change in controlling law; (2) the availability of new evidence; or (3) the need to correct clear error
of law or prevent manifest injustice.” Lazaridis v. Wehmer, 591 F.3d 666, 669 (3d Cir. 2010).
Reconsideration is granted sparingly as it is considered an extraordinary remedy. J.J.C. Boats,
Inc. v. Hlywiak, 573 F. Supp. 2d 871, 873 (D.N.J. 2008). A motion for reconsideration will not be
granted where the moving party is simply seeking to set forth the reasons why it disagrees with
the court’s decision or is asking “the court to analyze the same facts and cases it had already
considered in reaching its original decision.” Tehan v. Disability Mgmt. Servs., 111 F. Supp. 2d
542, 549 (D.N.J. 2000). As Defendants fail to establish any basis for reconsideration of this
Court’s June 15, 2017 Order, their Motion for Reconsideration will be denied. This Court will,
however, provide clarification as to the scope and application of its June 15th Opinion and Order.
Specifically, Defendants seek further guidance as to whether this Court’s Opinion and
Order: (1) voids the Ordinance entirely, or only as it applies to tax-abated projects; and (2)
retroactively and/or prospectively voids PLAs entered into pursuant to the Ordinance. (See Defs.’
Br. at 1, 3.)
a. Scope of June 15, 2017 Opinion and Order
As a threshold matter, this Court’s holding that the Ordinance is void ab initio only pertains
to tax-abated, private construction projects. Although the Ordinance imposes requirements on
both public and private construction projects, the only dispute before this Court has been the
enforceability of the Ordinance as to tax-abated projects.5 On appeal, the Third Circuit also noted,
“Appellants challenge the legality of PLAs as they relate to Tax Abated Projects, not Public
Both parties acknowledge that the Complaint only seeks to enjoin enforcement of the Ordinance on tax-abated
projects. (Defs.’ Br. at 2; Pls.’ Opp’n Br. at 1 n.1.)
Construction Projects. Therefore, we do not decide whether the city is acting as a market
participant with respect to the latter set of projects.” Associated Builders, 836 F.3d at 416 n.9. In
the same vein, this Court’s holding that the Ordinance is void ab initio only pertains to tax-abated,
private construction projects.
b. PLAs Entered into Pursuant to Preempted Ordinance
As to the application of this Court’s June 15th ruling, the Third Circuit has suggested that
when a city’s ordinance is preempted by federal labor law, agreements executed pursuant to that
ordinance “may be deemed void.” See Hotel Emps. & Rest. Emps. Union, Local 57 v. Sage Hosp.
Res., LLC, 390 F.3d 206, 211 (3d Cir. 2004) (noting the effect of preemption in dicta, as the court
held that the ordinance was exempt from preemption review). Such a broad approach would
require this Court to apply its ruling retroactively. However, taking into consideration Defendants’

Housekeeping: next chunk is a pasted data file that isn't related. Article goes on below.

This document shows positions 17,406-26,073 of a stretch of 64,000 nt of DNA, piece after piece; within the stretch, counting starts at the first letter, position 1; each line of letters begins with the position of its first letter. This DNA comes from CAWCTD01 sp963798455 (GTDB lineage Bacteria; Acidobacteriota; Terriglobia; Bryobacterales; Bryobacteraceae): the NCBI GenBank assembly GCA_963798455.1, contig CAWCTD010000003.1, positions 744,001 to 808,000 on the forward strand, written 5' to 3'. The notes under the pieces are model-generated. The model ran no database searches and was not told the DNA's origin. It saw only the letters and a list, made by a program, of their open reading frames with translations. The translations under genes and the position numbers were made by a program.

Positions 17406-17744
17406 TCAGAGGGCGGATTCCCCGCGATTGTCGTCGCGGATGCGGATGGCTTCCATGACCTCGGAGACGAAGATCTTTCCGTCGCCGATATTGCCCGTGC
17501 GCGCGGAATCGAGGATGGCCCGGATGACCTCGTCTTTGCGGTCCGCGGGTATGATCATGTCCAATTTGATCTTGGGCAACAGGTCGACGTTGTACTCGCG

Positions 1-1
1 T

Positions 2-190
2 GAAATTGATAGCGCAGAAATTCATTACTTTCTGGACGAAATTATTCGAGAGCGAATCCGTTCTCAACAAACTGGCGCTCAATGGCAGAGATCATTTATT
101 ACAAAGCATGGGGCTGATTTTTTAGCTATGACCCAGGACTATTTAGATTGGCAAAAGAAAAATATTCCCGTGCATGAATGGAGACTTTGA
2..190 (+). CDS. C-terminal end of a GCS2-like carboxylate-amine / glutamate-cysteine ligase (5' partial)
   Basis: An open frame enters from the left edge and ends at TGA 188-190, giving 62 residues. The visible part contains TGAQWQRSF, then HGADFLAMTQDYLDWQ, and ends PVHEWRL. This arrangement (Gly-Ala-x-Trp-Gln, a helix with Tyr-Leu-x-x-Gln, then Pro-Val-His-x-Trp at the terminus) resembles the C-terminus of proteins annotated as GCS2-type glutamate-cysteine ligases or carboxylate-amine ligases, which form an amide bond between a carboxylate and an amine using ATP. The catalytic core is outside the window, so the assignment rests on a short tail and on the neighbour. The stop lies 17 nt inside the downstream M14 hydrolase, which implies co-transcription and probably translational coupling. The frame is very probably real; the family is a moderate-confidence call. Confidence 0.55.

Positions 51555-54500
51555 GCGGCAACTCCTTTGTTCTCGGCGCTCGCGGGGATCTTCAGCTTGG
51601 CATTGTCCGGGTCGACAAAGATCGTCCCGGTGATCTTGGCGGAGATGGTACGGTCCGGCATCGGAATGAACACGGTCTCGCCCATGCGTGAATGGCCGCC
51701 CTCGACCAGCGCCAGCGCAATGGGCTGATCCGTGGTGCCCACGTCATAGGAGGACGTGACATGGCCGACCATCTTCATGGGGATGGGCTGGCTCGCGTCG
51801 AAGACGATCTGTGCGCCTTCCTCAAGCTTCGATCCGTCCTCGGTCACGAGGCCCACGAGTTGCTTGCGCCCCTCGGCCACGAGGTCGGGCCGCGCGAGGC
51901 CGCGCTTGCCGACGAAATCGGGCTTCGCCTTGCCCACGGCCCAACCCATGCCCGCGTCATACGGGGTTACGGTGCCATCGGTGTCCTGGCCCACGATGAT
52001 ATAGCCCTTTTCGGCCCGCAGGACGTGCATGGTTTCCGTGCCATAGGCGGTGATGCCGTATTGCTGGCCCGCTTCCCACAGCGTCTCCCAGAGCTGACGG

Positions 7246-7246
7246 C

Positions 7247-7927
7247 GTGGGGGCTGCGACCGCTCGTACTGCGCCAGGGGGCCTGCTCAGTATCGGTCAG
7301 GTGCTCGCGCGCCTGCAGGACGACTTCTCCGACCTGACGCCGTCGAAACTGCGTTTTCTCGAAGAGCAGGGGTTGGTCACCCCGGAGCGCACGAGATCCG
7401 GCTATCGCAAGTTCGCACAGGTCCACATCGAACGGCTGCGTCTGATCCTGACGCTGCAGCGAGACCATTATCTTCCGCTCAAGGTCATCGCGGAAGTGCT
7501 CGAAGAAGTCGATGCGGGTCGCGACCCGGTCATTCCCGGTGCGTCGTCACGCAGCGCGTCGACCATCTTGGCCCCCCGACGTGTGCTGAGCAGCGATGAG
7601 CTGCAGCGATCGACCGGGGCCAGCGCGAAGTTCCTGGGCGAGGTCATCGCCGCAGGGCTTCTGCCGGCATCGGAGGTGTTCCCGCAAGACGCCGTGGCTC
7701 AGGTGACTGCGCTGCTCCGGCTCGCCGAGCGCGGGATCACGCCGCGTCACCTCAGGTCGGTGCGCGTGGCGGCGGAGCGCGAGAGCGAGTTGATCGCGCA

concern that certain projects have already been completed, and that retroactive application of the
June 15th ruling would upend completed projects and payments, this Court holds that the
application of the June 15, 2017 Opinion and Order is not retroactive. See Arabia v. Zisman, 362
A.2d 1221 (N.J. Super. Ct. Ch. Div. 1976) (prospectively invalidating all agreements entered into
under the color of an invalid city ordinance).
Consequently, PLAs for tax-abated projects
completed prior to this Court’s June 15th ruling will remain undisturbed. With respect to the PLAs
on the approximately eight (8)6, active, tax-abated projects, this Court holds that the ruling does
not apply to completed components of those projects. However, the PLAs, as they apply to any
incomplete components of those projects, are void and unenforceable as of June 15, 2017.
Any suggestion that Defendants were unaware that the PLAs might be voided as a result
of the instant suit is disingenuous. First, in its Motion to Intervene, Trades Council argued, “if the
See Affidavit of Seth Ptasiewicz ¶ 4, ECF No. 76-3; Def’s. Br. at 7.
Court finds in favor of Plaintiffs then the PLAs presently in effect at tax abated jobsites . . . , which
were signed by the proposed intervener will be restrained from being enforced thereby depriving
the proposed intervener of its interest in enforcing the PLAs it has signed . . . .” (Br. Supp. Mot.
Intervene at 13-14, ECF No. 6-3.) Second, the Complaint clearly seeks to have Defendants
“restrained from requiring the execution and enforcement of a PLA on any Tax Abated Project.”
(Compl. at 13.) Once Trades Council intervened as a Defendant, it was “for all intents and
purposes, an original party[,]” and the relief sought applied to Trades Council as well as Jersey
City. See Godfrey L. Cabot, Inc. v. Binney & Smith Co., 46 F. Supp. 346, 347 (D.N.J. 1942).7
For the reasons set forth above, Defendants’ Joint Motion for Clarification is GRANTED,
and Defendants’ Joint Motion for Reconsideration is DENIED. An appropriate Order follows.
/s/ Susan D. Wigenton
SUSAN D. WIGENTON, U.S.D.J.
Steven C. Mannion, U.S.M.J.
In the alternative, Defendants argue that because the PLAs have arbitration provisions, the Court should defer to
designated arbitrators to determine whether the PLAs are void or voidable. (Defs.’ Br. at 20.) Defendants do not
suggest that this issue was previously “brought to the [C]ourt’s attention but not considered.” Ivan v. Cty. of
Middlesex, 612 F. Supp. 2d 546, 551 (D.N.J. 2009). Therefore, new arguments will not be entertain in a Motion for
Reconsideration that could have been raised in opposition to Plaintiffs’ Motion for Judgment on the Pleadings.